Friday 13 September 2013

Cleveland: The Mistake on the Lake vs Best Location in the Nation

Cleveland, Ohio seems to suffer from the same identity crisis as my hometown of Hamilton, Ontario.  Both cities sit on a Great Lake.  Both cities came into being in the 1800's.  Both cities have a highly industrial background.  Both cities had a connection to the Mob.  And yet both cities can boast a lot of important firsts.  Both cities have produced a lot of successful citizens.  Both cities have had successful football clubs and renowned orchestras. I'm sure most Clevelanders are proud of their roots just as I am proud to be a Hamiltonian.

General Moses Cleaveland courtesy 

General Moses Cleaveland arrived at the mouth of the Cuyahoga River in 1796 to survey the area for the Connecticut Land Company.  After setting up a new community at the base of the river named Cleaveland, its founder returned to Connecticut to pursue other affairs.  The village of Cleaveland was incorporated in 1814, the last year of the War of 1812.  An early city newspaper, The Cleveland Advertiser, shortened the spelling of the city's name in 1831 since it would not fit on its masthead.

Like the city of Buffalo, Cleveland benefitted greatly from the opening of the Ohio & Erie Canal in the 1820's and 1830's, providing a route for goods to be transported down the Ohio River to the Great Lakes.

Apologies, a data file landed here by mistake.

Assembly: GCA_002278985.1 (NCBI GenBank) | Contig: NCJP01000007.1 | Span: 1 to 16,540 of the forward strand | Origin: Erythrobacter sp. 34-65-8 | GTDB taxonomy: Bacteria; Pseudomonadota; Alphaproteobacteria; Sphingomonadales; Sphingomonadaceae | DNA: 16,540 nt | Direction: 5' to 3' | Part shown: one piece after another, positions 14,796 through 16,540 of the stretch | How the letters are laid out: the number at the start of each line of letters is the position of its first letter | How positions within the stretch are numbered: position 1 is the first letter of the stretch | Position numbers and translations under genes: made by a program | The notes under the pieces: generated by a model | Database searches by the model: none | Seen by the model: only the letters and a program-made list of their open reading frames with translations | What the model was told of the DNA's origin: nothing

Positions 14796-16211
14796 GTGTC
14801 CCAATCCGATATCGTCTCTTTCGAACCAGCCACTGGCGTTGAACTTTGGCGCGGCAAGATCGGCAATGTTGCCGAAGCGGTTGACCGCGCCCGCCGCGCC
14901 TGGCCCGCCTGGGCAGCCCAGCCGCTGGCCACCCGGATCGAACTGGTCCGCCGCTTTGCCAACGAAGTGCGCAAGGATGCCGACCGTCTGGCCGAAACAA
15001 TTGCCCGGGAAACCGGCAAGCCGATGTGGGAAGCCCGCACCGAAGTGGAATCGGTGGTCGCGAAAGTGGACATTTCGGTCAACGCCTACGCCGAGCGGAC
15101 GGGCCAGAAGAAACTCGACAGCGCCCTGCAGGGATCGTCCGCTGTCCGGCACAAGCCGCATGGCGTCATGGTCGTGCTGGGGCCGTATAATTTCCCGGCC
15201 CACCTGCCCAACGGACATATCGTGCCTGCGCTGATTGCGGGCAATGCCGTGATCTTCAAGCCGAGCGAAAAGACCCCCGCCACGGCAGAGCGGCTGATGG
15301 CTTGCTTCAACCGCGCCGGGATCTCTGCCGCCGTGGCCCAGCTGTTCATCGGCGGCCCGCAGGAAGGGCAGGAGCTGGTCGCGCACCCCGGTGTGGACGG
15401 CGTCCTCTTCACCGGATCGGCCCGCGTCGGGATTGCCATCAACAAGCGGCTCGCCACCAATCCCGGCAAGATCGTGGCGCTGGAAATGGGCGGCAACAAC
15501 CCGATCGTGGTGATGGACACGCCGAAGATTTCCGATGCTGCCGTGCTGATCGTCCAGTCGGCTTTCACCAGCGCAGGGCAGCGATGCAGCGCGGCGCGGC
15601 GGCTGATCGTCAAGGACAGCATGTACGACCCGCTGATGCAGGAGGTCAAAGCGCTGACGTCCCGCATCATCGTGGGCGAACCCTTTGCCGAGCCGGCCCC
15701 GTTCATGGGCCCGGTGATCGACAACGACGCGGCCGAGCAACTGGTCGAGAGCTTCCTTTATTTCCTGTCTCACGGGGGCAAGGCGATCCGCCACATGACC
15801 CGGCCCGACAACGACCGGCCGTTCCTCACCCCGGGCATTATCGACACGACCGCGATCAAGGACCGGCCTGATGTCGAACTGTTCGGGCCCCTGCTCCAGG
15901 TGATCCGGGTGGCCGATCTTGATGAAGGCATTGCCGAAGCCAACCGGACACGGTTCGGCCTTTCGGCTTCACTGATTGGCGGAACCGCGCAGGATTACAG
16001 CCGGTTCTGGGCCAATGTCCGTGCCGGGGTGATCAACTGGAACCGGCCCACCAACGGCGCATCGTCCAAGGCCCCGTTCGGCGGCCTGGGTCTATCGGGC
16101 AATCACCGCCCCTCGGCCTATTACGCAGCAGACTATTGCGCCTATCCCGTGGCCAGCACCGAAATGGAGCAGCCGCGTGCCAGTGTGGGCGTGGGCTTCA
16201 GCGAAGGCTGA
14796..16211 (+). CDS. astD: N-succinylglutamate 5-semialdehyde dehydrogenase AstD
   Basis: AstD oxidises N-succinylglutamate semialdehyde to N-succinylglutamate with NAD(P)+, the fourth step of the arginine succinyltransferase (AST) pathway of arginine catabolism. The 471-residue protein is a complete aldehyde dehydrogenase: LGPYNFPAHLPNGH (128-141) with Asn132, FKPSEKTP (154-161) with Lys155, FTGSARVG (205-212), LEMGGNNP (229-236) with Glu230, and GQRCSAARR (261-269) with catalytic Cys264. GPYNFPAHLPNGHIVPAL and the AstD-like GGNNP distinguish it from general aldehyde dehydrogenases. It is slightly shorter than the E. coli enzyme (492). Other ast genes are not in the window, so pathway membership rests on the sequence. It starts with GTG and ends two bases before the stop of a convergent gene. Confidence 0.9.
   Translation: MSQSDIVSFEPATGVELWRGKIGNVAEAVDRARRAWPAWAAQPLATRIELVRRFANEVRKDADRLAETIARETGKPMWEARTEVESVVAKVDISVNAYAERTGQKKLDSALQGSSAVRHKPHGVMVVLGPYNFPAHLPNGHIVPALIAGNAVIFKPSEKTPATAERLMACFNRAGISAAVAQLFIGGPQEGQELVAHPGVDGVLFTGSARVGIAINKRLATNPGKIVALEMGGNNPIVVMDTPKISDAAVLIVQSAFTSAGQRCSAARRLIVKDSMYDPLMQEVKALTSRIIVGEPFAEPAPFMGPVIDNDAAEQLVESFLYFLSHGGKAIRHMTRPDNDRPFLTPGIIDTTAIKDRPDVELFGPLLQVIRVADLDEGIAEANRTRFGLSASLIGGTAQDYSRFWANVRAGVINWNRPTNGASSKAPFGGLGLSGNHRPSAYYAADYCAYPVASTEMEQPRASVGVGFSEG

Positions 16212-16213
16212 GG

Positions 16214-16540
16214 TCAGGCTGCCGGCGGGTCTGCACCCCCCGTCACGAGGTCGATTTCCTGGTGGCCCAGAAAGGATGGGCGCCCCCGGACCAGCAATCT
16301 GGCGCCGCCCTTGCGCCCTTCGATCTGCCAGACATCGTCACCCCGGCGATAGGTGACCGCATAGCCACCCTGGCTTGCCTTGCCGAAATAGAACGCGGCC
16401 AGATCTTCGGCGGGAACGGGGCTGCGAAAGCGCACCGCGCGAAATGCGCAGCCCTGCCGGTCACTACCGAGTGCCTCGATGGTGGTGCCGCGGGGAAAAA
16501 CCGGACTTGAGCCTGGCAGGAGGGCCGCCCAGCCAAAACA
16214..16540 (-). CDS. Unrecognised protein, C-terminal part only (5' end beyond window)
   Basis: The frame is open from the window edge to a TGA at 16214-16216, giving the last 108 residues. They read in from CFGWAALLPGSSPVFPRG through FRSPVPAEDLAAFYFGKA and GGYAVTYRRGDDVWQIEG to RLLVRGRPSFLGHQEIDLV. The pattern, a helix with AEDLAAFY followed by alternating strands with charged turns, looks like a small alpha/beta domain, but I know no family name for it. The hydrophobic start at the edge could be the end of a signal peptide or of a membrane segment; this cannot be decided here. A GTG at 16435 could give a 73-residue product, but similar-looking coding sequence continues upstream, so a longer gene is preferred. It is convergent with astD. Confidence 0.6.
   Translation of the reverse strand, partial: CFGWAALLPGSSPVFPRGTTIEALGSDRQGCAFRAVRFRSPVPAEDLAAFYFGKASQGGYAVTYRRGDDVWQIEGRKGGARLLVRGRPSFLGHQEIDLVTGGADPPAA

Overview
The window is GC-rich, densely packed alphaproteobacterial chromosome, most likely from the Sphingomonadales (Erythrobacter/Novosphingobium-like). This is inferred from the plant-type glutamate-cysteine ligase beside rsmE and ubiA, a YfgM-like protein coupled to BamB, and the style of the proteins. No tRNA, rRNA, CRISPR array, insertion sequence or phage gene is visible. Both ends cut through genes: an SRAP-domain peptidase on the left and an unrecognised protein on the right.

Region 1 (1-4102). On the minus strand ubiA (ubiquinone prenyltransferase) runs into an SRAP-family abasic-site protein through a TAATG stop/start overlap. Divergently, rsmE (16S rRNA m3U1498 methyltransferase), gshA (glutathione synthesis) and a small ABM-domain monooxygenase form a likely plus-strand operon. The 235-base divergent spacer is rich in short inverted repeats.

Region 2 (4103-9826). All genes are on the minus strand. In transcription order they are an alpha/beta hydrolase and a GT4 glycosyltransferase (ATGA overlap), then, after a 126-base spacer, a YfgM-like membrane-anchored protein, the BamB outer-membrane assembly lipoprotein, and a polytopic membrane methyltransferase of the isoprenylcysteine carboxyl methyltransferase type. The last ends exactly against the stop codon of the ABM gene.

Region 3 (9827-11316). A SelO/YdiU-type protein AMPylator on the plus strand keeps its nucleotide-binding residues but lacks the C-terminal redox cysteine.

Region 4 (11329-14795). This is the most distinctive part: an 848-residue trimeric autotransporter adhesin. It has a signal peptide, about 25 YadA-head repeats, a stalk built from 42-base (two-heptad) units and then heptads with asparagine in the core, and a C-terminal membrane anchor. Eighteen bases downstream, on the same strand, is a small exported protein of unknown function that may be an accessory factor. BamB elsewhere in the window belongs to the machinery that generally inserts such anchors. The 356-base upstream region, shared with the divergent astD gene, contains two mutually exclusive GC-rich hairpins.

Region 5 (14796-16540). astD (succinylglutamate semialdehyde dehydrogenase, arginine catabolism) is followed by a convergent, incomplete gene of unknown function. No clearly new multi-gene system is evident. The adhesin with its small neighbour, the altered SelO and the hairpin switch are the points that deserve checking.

Ohio River courtesy 

But an even bigger catalyst for growth in Cleveland was the Civil War.  Clevelanders were responsible for building railroad iron and gun-carriage axles for the war industry.  Forty-four percent of the naval aircraft for the Civil War were assembled in Cleveland by the war's end.  A city which had contained only 45,000 in 1860 had more than doubled to 92, 829 by 1870.  When veterans returned to Cleveland, they were treated to a breakfast and a parade.  Those who had passed away were given a dignified burial in Woodland Cemetery.

Cleveland's Civil War veterans honoured courtesy 

During the early 1900's, Cleveland continued to grow.  The First World War saw the enlistment of more men from the city on the lake.  The city also saw the development of culture with the world renowned Cleveland Orchestra in 1918.\